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Re: Playing Scarborough Faire

Post by Flickerfinger » Sun May 30, 2010 11:07 pm

Teale wrote:
(Sorry busy week, was kind of waiting for everyone to go first anyway)

Jack was paying attention to what he was running from as to where he was actually going. Not that smooth on his part but he did not expect that any of the audience would get involved. The moment he turned his head, a jolt of light was already shooting right in his
direction. He did not have time to react but the large instrument that he carried took a lot of the blow for him. The electric energy hit the instrument, not harming it but using it as a means of travel. The energy either faded or continued up to where Jack held the instrument.

The sensation stopped Jack dead in his tracks, loosing his footing and falling on his rump also set the guards closer to him. His fur was a complete static mess, all puffed out and crazy looking. He had not been stunned, thanks to his instrument, the guards were only a moment behind him now. He stood up, trying to brush his fur back down, which was entirely without avail. "Wohhh…now that was something, what‘s with all the violence around these parts eh!" he did not run because he knew that in a moment he'd be caught, and just as he expected the two guards rushed in. One pointing a weapon, and the other grabbing his arm. The guard's arm contracted some of the static, and his fur proofed out a bit like Jack's. "Hey! Watch my coat man!" He scolded the guard as he was led to the duke.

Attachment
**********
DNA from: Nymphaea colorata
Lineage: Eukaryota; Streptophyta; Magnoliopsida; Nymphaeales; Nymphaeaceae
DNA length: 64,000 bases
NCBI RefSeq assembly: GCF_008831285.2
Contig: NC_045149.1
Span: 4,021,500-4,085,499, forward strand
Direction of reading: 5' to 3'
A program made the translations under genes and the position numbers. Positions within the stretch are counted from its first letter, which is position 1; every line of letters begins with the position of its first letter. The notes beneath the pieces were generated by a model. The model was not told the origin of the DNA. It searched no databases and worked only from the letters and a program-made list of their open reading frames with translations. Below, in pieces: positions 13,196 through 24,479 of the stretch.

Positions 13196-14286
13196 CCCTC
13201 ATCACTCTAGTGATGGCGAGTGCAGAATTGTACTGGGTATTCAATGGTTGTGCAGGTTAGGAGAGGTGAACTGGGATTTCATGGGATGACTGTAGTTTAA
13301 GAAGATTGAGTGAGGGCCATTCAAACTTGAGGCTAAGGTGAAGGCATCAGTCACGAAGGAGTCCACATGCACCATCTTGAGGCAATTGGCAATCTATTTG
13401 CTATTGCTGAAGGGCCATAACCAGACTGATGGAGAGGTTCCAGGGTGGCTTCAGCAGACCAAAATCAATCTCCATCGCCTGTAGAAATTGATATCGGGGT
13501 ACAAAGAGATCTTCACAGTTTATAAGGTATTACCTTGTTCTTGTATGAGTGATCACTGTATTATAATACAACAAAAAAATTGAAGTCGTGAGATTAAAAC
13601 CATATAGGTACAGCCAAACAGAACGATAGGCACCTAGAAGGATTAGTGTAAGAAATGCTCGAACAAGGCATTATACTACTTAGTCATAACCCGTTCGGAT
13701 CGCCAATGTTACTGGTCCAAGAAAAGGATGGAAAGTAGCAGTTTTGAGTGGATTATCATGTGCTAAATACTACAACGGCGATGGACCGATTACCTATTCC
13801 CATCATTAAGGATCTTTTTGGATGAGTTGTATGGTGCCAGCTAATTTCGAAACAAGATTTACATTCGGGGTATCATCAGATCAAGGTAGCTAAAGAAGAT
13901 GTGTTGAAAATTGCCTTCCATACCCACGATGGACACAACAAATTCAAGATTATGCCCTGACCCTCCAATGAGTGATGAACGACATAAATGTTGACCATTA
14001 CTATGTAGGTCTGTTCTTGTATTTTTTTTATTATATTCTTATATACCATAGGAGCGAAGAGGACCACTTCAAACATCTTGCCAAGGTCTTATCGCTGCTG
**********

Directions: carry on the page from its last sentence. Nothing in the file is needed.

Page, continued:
Somewhere behind them Cynthia was catching up to plead their case. Jack's only hope of getting out of the situation with his head. He hadn’t done anything wrong if Cynthia could just clear that up with these knuckleheads. “Hey, real thanks for the bad hair day buddy.” he commented as they passed the mage.

Larcen wrote:
(Drat. Missed my turn.)

The bolt had shocked Kirjath - not physically, of course - out of his semi-trance hard enough to produce a yelp that, if general outcries were translatable, meant Oh bleedin 'eck, what's got me?! Embarrassingly, he was nowhere even near the spell's danger zone, but that did not stop him from almost accidentally launching his instrument. As he recovered, escape plans started to form.

If a riot did ensue as he feared, there was no question who would be first to reach the gate, barring teleportation spells. His only weapons - psychology, theatrics, and superstition had little effect on large crowds. His methods were optimized for engaging three persons or less. Not being a fighter of any sort otherwise, "Keep Back Until You See an Opening and Then Run Like Unplace Was On Your Heels" appeared to be the best option. Plan B involved getting behind either Lystar or Fennwick. Cowardly and pathetic, but effective.